Using Forms Authentication in ASP.NET, Part 3By Darren Neimke
In Part 2 we looked at configuring forms authentication, protecting
certain areas of a Web site through the
authorization tag in
Web.config, and how
to implement forms authentication for a scenario where user credentials were stored in a database table.
In this part, we'll look at how these credentials can be stored in
Web.config; also, we'll wrap
up this article by discussing some various helpful tips when using forms authentication in ASP.NET.
Specifying User Credentials in
ASP.NET also allows you to define your login credentials in the
Web.config file and Authenticate
against them using the
Authenticate() method of the
To demonstrate this we will first set up a set of credentials in the config file like so:
Then when authenticating you simply call
Authenticate, passing in the Username and Password:
(the example below omits the server-side script block and form for brevity...)
Although ASP.NET applications can be secured using credentials stored in the Web.config file, you would obviously only use this method for a site where you had a relatively small number of users. For larger sites it makes sense to keep authentication credentials stored in a database and use the Custom validation method to validate unauthenticated incoming requests.
The Authentication Cookie
By default the
RedirectFromLoginPage method issues a temporary cookie that expires when the
browser is closed. This cookie can be made to persist for 50 years by passing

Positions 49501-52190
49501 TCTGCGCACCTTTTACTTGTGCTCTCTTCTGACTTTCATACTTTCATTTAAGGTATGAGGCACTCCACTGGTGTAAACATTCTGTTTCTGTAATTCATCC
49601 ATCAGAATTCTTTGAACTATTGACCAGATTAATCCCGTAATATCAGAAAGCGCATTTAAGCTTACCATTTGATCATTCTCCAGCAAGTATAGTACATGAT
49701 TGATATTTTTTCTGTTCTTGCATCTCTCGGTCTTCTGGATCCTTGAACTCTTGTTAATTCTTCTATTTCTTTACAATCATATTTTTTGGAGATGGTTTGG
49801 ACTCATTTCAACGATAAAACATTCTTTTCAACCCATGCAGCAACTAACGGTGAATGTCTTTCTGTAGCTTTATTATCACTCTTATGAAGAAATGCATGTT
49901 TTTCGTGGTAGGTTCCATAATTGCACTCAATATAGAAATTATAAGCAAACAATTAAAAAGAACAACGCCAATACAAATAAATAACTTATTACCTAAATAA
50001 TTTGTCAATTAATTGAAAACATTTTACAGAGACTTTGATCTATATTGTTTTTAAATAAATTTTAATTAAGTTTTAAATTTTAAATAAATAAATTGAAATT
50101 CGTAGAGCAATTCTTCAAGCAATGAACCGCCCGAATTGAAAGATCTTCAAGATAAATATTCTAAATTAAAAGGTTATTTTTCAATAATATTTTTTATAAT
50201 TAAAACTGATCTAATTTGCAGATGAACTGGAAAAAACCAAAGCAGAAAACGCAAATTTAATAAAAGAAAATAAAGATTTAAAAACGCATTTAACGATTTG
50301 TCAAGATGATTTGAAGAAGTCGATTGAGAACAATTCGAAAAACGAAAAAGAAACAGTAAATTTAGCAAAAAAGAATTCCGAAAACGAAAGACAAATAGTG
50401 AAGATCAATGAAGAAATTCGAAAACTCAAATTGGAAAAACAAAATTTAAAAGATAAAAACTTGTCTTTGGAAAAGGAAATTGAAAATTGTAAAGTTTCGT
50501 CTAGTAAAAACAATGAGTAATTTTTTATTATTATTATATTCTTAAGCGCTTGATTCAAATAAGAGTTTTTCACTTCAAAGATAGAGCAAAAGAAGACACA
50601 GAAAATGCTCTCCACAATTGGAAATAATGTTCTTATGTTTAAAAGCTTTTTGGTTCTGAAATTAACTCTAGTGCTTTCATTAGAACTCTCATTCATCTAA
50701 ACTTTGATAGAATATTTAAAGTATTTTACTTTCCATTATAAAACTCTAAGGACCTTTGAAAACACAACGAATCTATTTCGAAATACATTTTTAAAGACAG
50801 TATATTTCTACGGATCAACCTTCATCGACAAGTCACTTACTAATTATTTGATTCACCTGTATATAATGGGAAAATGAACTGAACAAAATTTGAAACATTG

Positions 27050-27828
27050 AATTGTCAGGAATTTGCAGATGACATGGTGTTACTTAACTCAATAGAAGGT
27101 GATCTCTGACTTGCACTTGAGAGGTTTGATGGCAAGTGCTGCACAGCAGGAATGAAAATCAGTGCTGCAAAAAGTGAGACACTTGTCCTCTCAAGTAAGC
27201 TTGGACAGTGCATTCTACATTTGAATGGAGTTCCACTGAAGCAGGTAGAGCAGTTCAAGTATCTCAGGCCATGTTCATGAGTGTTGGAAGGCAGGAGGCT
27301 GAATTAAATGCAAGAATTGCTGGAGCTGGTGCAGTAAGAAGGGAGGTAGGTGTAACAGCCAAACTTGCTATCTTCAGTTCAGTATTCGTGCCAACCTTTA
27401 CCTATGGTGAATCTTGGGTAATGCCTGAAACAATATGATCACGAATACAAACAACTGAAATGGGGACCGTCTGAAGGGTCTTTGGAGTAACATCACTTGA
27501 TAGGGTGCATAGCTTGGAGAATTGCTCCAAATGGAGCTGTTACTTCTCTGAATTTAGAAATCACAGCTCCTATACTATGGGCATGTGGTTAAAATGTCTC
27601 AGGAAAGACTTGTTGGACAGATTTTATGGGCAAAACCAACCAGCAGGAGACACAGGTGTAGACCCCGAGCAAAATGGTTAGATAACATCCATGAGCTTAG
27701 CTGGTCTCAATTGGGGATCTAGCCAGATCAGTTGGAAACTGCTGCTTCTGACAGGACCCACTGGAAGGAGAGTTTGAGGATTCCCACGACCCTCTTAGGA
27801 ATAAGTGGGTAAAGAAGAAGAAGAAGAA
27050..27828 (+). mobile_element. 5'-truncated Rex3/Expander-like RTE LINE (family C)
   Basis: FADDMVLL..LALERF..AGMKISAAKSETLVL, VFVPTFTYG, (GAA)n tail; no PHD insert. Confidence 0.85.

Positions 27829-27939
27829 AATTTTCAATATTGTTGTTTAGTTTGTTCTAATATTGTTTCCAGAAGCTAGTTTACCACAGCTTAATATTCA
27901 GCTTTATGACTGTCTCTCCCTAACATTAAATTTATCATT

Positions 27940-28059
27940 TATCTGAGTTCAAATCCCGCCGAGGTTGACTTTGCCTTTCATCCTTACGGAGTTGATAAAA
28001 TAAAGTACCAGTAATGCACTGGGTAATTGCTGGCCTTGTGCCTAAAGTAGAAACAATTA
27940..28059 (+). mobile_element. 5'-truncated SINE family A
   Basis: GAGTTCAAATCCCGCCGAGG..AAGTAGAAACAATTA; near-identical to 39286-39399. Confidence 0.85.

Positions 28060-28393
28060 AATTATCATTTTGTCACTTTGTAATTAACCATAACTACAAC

True as the second
argument of this method.
To demonstrate how a developer would implement this, let's imagine that we have a Checkbox on our
login form with the ID of
chkPersistCookie. This checkbox could be used to allow the user
to optionally persist the cookie across multiple visits to the site, thus saving them from having
to login each time they visit. We could easily persist the cookie by simply passing in the value of
chkPersistCookie as the second parameter to
RedirectFromLoginPage(), like so:
As you can see, if the Checkbox is checked then True will be passed and the Cookie will be stored on the users machine, otherwise False will be passed and the Cookie will be issued as a Session Cookie and expire when the user closes his/her browser.
Creating a Cookie with a custom Expiry Date
Alternatively you can create a cookie that's issued and has a custom lifetime instead of 50 years. The key is to replace the call to
RedirectFromLoginPage method with the your own
implementation, like so:
Here we have created a new authentication cookie, explicitly set its expiration date,
added the cookie to the Cookies collection of the current
HttpResponse instance, and finally
we redirect the user to the page that they had requested.
Determining the Username of the Logged-On User
There are oftentimes when an authenticated user visits a page that you'd like to be able to determine who, exactly, the authenticated user is. For example, if you were creating content customized to the user, you'd most certainly be interested in the username of the user visiting your page. ASP.NET makes it easy to determine this information. All you have to do is read the
User.Identity.Name property. If, on
an ASP.NET Web page, you output this property and the visitor is an unauthenticated user, an empty
string will be returned and displayed. If, however, the user has been authenticated, then the property will
return the unique username you specified in the first parameter of the
Hopefully you can see that the Forms Authentication Provider though it's Static methods has greatly simplified the amount of code that needs to be written for menial and repetitive tasks such as Checking for Authentication, Creating a Cookie and Re-Directing after authentication.